We stumbled through the small talk about how crowded the art show was, how many years had she been doing this, and Gee! how about the weather.

Once the awkward was out of the way, Jen shared how she doesn’t like the pressure that comes with a commissioned piece.  I know she was relieved to hear that this artist felt the same way.  When working on a commission, it’s as if the Universe is standing by, ready to put the brakes on the flow.  You could be tuned into your playlist, in the zone, broad brushstrokes creating magic, and suddenly you remember that you have to please someone with this piece.   *Cue the sound of screeching brakes.*  Now the process isn’t full of ease.  You become overly critical and self conscious.  The harsh words line up to whittle away at your confidence.  “They’ll hate that color.  That’s not what an owl has ever looked like.  Who said you could paint?”

Side note:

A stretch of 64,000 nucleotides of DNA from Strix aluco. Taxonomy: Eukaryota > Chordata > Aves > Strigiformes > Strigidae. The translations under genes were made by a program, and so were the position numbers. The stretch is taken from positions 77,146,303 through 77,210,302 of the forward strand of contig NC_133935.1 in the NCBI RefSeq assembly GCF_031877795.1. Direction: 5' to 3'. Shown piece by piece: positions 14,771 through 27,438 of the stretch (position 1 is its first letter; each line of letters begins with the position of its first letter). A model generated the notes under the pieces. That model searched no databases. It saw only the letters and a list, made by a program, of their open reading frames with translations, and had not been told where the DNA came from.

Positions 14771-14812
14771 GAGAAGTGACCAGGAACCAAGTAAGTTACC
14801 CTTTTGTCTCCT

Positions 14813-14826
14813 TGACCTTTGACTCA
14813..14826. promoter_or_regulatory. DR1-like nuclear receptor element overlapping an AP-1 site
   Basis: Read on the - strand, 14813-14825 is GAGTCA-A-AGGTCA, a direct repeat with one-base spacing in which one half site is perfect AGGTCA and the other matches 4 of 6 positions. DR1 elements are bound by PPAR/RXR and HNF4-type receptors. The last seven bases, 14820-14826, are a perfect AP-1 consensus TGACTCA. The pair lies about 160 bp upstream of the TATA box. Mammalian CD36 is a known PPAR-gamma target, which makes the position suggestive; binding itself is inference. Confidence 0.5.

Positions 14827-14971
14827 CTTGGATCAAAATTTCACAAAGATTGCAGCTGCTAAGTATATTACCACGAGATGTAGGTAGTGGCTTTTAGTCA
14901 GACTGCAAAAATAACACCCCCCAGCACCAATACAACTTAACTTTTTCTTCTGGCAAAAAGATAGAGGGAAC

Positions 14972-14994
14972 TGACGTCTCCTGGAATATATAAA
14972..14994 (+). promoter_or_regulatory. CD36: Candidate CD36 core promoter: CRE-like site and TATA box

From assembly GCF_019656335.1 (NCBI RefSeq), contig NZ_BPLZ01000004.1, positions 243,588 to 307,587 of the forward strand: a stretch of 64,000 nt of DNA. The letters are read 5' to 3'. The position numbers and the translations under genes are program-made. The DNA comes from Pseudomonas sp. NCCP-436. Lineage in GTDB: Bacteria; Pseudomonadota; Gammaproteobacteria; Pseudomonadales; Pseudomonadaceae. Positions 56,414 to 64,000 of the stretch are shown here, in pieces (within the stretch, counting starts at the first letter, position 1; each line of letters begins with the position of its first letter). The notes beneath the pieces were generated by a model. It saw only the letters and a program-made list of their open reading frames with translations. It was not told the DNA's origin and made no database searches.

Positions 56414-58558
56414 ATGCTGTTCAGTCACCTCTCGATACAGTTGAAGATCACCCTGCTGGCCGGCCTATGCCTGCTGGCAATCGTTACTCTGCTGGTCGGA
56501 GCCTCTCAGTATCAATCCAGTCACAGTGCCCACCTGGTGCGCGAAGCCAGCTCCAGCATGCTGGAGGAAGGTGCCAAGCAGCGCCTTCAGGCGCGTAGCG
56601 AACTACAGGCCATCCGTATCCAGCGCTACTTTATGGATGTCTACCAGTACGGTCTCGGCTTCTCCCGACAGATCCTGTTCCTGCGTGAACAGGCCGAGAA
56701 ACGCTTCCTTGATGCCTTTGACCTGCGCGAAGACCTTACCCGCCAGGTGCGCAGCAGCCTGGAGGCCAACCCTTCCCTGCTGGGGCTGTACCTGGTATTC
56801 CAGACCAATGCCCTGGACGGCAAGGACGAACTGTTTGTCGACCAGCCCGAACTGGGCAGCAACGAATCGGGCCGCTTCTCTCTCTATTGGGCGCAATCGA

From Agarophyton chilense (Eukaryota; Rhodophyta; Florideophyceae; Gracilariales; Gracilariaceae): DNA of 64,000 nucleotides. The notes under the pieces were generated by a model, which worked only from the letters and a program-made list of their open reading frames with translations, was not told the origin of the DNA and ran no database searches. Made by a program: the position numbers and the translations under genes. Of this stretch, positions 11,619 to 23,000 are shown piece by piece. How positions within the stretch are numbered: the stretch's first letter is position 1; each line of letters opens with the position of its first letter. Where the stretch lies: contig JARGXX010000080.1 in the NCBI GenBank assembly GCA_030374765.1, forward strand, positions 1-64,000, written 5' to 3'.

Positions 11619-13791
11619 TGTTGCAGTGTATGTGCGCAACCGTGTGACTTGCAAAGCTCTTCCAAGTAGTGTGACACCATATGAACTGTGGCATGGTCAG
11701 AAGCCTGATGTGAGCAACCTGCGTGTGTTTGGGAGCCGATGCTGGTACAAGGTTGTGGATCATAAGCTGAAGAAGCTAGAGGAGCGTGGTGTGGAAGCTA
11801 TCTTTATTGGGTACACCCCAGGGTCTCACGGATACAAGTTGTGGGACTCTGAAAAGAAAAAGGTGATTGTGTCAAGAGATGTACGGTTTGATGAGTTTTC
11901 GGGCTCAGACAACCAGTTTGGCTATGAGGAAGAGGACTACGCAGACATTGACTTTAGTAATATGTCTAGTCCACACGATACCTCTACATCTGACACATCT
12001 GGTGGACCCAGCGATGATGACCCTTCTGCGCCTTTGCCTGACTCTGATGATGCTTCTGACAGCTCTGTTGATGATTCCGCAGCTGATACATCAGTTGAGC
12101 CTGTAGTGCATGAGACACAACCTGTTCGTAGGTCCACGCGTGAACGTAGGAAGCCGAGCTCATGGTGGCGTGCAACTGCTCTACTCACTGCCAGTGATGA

When you are passionate about something – the kind of passion that happens when all you want to do is think/talk/breathe about that thing – find another who is passionate about the same.  Talk of that thing together.  Feel how the air is sweeter and your lungs fill all the way up.  See how when they mention something that you’ve experienced, you feel like you are now a member of a secret group.  Finally, you belong with others who speak a private language that not many others understand.

If your kid is passionate about something, and you are privileged to watch her engage with another who is passionate about the same thing, then you will get a glimpse of why this passion lights her soul.

 

We talked of style changes.  We talked about color and layering and subject matter and technique.  We talked about when it’s hard to create – commissioned pieces.  She told of the few times she gets inspired and starts a piece in the late afternoon, finishes the next morning, and has this crazy desire to look over her shoulder and ask, “Where did that come from?”

She laughed about how she might dislike something she’s created, only to have someone call her, months after they’ve seen it, to tell her that they can’t quit thinking about it, and ask if it is still for sale.  She could drive herself nuts trying to figure out why that happens, or she could just keep painting.